Thrombospondin-2 Is Essential for Myocardial Matrix Integrity
Increased Expression Identifies Failure-Prone Cardiac Hypertrophy
Cardiac hypertrophy can lead to heart failure (HF), but it is unpredictable which hypertrophied myocardium will progress to HF. We surmised that apart from hypertrophy-related genes, failure-related genes are expressed before the onset of failure, permitting molecular prediction of HF. Hearts from hypertensive homozygous renin-overexpressing (Ren-2) rats that had progressed to early HF were compared by microarray analysis to Ren-2 rats that had remained compensated. To identify which HF-related genes preceded failure, cardiac biopsy specimens were taken during compensated hypertrophy and we then monitored whether the rat progressed to HF or remained compensated. Among 48 genes overexpressed in failing hearts, we focused on thrombospondin-2 (TSP2). TSP2 was selectively overexpressed only in biopsy specimens from rats that later progressed to HF. Moreover, expression of TSP2 was increased in human hypertrophied hearts with decreased (0.19±0.01) versus normal ejection fraction (0.11±0.03 [arbitrary units]; P<0.05). Angiotensin II induced fatal cardiac rupture in 70% of TSP2 knockout mice, with cardiac failure in the surviving mice; this was not seen in wild-type mice. In TSP2 knockout mice, angiotensin II increased matrix metalloproteinase (MMP)-2 and MMP-9 activity by 120% and 390% compared with wild-type mice (P<0.05). In conclusion, we identify TSP2 as a crucial regulator of the integrity of the cardiac matrix that is necessary for the myocardium to cope with increased loading and that may function by its regulation of MMP activity. This suggests that expression of TSP2 marks an early-stage molecular program that is activated uniquely in hypertrophied hearts that are prone to fail.
Hypertension causes cardiac hypertrophy, one of the most important risk factors for heart failure (HF). However, not all hypertrophied hearts will ultimately fail.1,2 This suggests that additional mechanisms, besides those that cause hypertrophy, are recruited during progression from compensated hypertrophy to failure. Possibly, failure-prone forms of left ventricular hypertrophy are already discernible on a molecular level at early stages, before transition toward overt HF has occurred. If failure-prone hypertrophied hearts would indeed express distinct molecular signs of their propensity to transgress to failure, this property would provide an opportunity to identify these failure-prone hearts at an early stage in the disease process.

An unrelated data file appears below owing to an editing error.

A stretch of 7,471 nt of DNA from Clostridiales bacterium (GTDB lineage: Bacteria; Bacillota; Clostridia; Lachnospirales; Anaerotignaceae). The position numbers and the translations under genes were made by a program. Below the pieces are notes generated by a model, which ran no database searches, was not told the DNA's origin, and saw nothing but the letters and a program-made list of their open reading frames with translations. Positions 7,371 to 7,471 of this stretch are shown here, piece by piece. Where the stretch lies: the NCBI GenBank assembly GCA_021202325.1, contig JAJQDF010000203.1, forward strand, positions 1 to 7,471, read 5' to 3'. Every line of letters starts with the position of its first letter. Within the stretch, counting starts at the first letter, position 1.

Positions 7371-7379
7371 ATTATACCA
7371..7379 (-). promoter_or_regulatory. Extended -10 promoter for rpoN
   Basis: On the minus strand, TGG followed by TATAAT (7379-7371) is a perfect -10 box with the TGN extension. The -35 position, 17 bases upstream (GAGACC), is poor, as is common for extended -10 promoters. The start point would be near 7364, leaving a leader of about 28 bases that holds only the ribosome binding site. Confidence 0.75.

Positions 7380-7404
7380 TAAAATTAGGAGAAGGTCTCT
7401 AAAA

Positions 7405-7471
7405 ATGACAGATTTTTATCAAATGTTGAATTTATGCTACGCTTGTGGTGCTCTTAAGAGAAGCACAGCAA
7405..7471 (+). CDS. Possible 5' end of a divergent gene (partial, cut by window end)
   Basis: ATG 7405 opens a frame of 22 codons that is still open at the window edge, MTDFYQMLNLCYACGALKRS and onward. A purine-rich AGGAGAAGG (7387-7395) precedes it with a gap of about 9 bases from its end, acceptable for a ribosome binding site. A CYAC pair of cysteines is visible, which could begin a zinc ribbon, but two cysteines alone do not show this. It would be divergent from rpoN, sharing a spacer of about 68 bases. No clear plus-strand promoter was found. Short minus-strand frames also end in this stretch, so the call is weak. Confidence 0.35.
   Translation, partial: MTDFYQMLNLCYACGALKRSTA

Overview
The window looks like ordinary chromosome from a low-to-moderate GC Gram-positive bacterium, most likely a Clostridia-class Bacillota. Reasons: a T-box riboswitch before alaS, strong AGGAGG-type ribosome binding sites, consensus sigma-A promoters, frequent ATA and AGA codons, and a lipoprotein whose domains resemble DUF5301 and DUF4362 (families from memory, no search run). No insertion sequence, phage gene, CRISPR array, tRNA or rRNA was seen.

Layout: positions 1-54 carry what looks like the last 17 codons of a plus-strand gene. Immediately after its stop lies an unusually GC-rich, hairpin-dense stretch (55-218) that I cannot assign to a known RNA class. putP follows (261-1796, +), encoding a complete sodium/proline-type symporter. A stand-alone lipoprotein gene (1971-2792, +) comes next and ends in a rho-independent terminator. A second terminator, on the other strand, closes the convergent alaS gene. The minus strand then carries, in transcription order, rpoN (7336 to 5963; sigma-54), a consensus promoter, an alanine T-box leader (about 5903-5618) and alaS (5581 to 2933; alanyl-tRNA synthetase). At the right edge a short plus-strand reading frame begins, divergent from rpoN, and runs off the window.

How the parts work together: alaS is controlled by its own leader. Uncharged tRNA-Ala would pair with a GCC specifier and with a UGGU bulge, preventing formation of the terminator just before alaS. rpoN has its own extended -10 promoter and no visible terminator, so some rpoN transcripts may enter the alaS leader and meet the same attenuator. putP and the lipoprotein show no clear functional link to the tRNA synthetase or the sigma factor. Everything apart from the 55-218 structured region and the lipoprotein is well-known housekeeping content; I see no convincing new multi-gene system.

Although recent studies have reported many molecular and cellular changes underlying cardiac hypertrophy,3,4 the additional factors that contribute to HF have remained elusive. In a hypothesis-driven search for mechanisms that characterize failing hypertrophied hearts, Boluyt et al documented the upregulation of genes encoding extracellular matrix components in spontaneously hypertensive rats with HF.5–8 However, it is not clear whether the overexpression of these genes preceded the overt clinical syndrome of HF, or whether their overexpression was a consequence of an established process of active failure.
Several unbiased approaches have also been used to identify mechanisms specific for HF.9,10 Microarray studies of human HF have generated a large body of data germane to the altered gene expression profile in failing hearts.11,12 However, these studies often compare end-stage and drug-treated myocardium with normal myocardium. Therefore, an important fraction of the differences obtained can be secondary to failure and its treatment,13 and such studies do not identify the factors that uniquely mark the hypertrophied heart that is prone to fail. We therefore compared the gene expression profiles from failing hypertrophied hearts and hypertrophied hearts that had remained compensated. We used homozygous renin transgenic TGR(mRen-2)27 (Ren-2) rats, because we had established that cardiac hypertrophy invariably develops in these hypertensive rat but that some of these outbred rats rapidly progress to HF, whereas other similarly hypertensive littermates remain compensated14 (unpublished observations).
This genomic study yielded 48 differentially expressed genes, among which we focused on thrombospondin-2 (TSP2). In cardiac biopsy specimens obtained at the early compensated hypertrophy phase, TSP2 was selectively increased only in rats that later progressed to failure but not in those that remained compensated. In TSP2 knockout mice, angiotensin II induced cardiomyopathy and cardiac rupture. This demonstrates that TSP2 is required for the myocardium to cope with increased cardiac loading, and that increased TSP2 expression at an early stage identifies the hypertrophied myocardium that is prone to fail.
Materials and Methods
Transgenic Rats and Hemodynamic Studies
Thirty male homozygous Ren-2 rats and 9 age-matched Sprague-Dawley (SD) rats (Max-Delbrück-Zentrum, Berlin, Germany) were studied. Eight Ren-2 rats were euthanized at age 10 weeks and 8 were treated with 0.05 mg/kg per day candesartan, an angiotensin II receptor type I blocker, from age 7 to 13 weeks. Of the remaining 14 untreated Ren-2 rats, 6 were euthanized at 13 weeks on clinical signs of HF and designated “HF” rats. The remaining 8 Ren-2 rats were monitored and euthanized at 17 weeks when clinical signs of failure had not appeared.